Childbirth at sea was harrowing enough, and because of that seafaring wives were usually put on shore to wait for the "happy event" in some strange boarding house. There was good reason, because pregnancy on board was bad enough -- Bethia Sears of the clipper Wild Ranger died of morning sickness -- and no captain felt capable of coping with complications. However, being born in a foreign port rather than on board ship did not mean that the infant was bound to survive.
There is a sad little grave on Norfolk Island in the middle of the broad Pacific, unearthed by local historians, and lovingly cleaned. It is to "Georgie" -- the baby who was born on the island to Lizzie, wife of Captain George Brightman of the California whaleship, aged just three days.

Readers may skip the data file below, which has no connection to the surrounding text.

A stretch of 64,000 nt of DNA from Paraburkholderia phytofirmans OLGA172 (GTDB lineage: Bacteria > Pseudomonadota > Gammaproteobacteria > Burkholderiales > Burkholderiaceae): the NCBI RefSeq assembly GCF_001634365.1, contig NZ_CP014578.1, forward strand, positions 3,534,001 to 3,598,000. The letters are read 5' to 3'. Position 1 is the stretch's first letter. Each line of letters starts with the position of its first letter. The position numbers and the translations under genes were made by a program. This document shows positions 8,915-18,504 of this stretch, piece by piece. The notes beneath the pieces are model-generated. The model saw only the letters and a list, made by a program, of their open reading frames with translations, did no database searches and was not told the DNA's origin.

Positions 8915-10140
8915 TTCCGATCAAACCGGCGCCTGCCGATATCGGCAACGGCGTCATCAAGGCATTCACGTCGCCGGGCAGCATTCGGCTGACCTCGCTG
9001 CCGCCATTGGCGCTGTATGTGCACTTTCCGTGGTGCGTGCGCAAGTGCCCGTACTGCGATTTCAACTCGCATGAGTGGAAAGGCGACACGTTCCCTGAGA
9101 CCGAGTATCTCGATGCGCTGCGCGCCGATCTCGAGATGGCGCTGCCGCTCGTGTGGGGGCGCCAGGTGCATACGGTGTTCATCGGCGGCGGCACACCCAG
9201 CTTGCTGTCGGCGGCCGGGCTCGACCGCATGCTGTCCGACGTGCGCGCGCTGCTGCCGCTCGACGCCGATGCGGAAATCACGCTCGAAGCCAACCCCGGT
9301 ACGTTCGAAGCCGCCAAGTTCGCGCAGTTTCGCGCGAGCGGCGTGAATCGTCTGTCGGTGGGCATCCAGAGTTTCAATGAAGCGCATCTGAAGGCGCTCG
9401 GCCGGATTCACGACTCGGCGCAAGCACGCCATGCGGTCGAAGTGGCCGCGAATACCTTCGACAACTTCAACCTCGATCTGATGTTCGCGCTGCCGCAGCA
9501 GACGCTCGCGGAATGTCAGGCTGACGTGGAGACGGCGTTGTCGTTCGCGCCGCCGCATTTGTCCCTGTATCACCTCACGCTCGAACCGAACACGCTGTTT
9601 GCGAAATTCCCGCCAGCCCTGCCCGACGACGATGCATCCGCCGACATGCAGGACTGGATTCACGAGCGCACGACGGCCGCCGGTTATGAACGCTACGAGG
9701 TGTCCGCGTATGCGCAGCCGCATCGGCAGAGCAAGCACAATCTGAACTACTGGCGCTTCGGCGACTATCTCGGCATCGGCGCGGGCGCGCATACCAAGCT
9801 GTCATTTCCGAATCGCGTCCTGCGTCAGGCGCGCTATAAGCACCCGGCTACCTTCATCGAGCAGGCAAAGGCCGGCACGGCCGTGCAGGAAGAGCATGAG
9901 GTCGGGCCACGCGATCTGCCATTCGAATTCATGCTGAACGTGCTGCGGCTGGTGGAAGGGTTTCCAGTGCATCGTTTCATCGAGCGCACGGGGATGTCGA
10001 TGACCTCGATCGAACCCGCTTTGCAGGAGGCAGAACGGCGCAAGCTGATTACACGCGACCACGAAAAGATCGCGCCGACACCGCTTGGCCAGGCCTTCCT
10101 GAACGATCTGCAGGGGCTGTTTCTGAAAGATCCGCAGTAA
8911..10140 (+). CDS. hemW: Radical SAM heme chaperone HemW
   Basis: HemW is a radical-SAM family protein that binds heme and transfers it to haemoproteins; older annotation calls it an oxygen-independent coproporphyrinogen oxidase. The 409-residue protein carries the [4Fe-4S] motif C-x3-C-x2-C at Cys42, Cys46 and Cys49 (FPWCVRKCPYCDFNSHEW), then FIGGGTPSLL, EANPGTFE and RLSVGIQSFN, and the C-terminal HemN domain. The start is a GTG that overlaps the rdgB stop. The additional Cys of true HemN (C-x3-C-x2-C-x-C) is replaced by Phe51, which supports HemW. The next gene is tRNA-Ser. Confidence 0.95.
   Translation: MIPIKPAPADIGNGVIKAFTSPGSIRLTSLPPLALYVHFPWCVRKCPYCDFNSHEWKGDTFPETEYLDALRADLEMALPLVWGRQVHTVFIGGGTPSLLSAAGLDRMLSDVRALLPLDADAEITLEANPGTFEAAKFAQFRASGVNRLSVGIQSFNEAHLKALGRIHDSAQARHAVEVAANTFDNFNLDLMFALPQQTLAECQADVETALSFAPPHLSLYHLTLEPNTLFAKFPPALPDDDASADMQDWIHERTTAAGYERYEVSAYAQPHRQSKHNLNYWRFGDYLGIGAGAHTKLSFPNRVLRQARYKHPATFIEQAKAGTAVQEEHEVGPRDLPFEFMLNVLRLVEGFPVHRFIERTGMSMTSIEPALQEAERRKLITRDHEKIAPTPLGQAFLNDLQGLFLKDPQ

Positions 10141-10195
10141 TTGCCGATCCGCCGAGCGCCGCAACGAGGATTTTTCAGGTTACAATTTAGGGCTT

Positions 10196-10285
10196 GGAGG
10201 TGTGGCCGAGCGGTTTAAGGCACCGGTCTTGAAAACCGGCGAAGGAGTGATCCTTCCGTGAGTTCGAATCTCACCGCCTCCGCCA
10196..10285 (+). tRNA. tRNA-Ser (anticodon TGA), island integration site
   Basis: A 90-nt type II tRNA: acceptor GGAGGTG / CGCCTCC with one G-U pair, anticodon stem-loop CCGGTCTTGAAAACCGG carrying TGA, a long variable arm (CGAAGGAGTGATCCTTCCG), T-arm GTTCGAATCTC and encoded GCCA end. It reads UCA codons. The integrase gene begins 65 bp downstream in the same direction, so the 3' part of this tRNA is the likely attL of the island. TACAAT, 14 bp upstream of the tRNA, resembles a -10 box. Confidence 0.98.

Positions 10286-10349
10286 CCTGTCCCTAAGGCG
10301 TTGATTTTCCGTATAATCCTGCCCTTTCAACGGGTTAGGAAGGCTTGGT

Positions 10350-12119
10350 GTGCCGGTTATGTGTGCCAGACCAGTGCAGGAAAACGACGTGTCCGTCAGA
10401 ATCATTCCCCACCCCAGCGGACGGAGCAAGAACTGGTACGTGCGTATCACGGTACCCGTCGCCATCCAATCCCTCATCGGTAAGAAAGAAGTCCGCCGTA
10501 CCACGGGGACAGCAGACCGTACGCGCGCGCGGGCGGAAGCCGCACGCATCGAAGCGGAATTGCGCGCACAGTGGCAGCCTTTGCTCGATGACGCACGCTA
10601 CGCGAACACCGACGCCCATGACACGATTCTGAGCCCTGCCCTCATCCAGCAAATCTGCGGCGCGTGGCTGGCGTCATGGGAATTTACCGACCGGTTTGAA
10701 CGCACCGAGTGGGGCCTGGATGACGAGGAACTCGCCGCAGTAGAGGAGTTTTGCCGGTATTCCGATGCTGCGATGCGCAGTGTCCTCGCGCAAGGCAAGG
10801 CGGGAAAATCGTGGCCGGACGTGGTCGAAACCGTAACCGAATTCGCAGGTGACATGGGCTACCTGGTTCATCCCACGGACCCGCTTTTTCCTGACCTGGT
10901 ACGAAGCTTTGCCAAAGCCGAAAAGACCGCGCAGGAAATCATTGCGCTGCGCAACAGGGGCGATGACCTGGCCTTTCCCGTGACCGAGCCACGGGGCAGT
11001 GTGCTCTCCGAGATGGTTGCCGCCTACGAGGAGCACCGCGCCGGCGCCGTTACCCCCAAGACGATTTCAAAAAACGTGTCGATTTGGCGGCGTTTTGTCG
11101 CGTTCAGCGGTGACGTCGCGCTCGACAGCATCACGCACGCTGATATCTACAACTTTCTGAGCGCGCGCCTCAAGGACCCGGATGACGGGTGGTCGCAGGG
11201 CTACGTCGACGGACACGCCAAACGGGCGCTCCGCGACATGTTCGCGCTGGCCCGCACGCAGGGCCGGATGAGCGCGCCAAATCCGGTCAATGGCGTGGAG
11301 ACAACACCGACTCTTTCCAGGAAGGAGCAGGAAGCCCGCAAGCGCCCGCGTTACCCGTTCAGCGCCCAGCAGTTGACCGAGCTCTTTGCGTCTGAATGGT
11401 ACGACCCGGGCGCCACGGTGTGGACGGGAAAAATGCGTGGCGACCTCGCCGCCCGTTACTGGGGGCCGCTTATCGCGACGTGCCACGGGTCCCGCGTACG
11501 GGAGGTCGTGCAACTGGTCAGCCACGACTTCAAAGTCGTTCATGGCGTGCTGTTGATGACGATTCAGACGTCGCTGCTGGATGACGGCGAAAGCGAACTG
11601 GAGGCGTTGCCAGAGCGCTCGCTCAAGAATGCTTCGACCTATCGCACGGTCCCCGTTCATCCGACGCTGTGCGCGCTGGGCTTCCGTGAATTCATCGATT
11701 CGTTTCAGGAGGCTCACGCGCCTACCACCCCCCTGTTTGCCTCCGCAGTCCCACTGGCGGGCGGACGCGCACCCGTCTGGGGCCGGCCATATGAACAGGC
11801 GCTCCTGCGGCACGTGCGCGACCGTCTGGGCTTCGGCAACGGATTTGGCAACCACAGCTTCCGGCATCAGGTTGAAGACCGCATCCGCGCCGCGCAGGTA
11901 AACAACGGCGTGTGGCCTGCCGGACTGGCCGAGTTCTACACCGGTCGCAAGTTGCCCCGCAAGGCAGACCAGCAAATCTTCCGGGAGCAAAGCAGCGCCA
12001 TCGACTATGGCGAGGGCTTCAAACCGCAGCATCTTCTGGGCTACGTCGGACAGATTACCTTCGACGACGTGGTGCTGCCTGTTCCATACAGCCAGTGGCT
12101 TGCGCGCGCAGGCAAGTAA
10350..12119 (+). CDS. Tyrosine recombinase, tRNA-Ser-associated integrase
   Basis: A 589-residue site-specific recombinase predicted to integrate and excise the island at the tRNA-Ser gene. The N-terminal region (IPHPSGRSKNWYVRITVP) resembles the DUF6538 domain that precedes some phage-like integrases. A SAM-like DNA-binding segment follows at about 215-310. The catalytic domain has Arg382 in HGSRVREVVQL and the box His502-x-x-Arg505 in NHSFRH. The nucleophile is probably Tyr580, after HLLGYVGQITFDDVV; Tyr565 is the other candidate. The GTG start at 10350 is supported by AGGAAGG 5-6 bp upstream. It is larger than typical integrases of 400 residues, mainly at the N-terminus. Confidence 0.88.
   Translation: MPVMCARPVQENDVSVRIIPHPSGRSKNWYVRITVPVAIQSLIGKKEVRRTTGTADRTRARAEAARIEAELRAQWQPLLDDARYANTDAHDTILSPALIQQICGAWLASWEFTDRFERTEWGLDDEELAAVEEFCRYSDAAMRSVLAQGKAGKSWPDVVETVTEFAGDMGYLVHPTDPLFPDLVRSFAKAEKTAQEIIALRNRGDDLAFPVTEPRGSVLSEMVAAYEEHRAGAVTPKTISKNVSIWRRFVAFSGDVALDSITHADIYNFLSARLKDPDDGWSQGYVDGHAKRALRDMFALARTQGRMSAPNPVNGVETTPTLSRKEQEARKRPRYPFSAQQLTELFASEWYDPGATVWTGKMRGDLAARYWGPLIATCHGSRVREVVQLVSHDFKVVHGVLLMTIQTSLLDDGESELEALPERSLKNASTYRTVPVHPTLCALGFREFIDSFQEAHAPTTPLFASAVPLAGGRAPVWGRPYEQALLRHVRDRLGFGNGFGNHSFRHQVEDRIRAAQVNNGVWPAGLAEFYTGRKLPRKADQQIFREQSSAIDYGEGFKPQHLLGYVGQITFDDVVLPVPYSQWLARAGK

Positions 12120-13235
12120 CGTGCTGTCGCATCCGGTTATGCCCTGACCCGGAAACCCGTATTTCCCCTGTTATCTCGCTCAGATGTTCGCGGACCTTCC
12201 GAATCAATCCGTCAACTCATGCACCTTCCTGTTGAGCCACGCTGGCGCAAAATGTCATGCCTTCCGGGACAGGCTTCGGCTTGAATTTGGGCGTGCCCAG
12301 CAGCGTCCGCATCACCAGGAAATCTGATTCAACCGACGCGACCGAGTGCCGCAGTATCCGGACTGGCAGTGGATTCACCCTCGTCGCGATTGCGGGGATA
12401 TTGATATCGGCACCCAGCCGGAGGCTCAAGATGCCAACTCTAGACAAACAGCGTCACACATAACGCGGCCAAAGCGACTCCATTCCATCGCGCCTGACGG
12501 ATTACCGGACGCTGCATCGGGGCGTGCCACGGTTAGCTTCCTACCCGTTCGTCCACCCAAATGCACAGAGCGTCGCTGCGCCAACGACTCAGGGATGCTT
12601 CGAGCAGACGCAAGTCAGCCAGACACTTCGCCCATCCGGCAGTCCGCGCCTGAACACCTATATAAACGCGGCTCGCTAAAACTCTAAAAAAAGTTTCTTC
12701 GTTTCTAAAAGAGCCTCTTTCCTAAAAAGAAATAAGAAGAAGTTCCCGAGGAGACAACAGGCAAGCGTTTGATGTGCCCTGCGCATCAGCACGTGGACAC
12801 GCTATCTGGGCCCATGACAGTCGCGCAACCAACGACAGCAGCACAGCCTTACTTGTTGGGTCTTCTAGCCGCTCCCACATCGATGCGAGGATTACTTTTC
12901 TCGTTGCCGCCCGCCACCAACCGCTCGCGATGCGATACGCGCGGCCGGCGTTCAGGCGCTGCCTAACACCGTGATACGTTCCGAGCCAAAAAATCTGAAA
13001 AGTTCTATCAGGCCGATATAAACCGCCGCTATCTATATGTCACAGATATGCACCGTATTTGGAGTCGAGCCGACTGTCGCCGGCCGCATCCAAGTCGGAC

Early in 1849, another whaling wife, Susan Veeder, bore a little girl in the port of Talcahuano, Chile, a charming infant they named Mary Francis. At eleven months she had "7 teeth, Creeps all about the Ship, and is very cunning. She is now on deck takeing a ride in her Waggon." Nine weeks later, she was dead, killed by a bungling doctor. The ship had called at Tahiti, and Captain Veeder had sent for a local medic, Dr. Johnson, as Mary Francis was a little feverish with teething. He prescribed two powders, and shortly after taking the second one, the little girl convulsed, and a few hours after that, she passed away. As Susan bitterly wrote, there was no doubt that Mary Francis had been poisoned.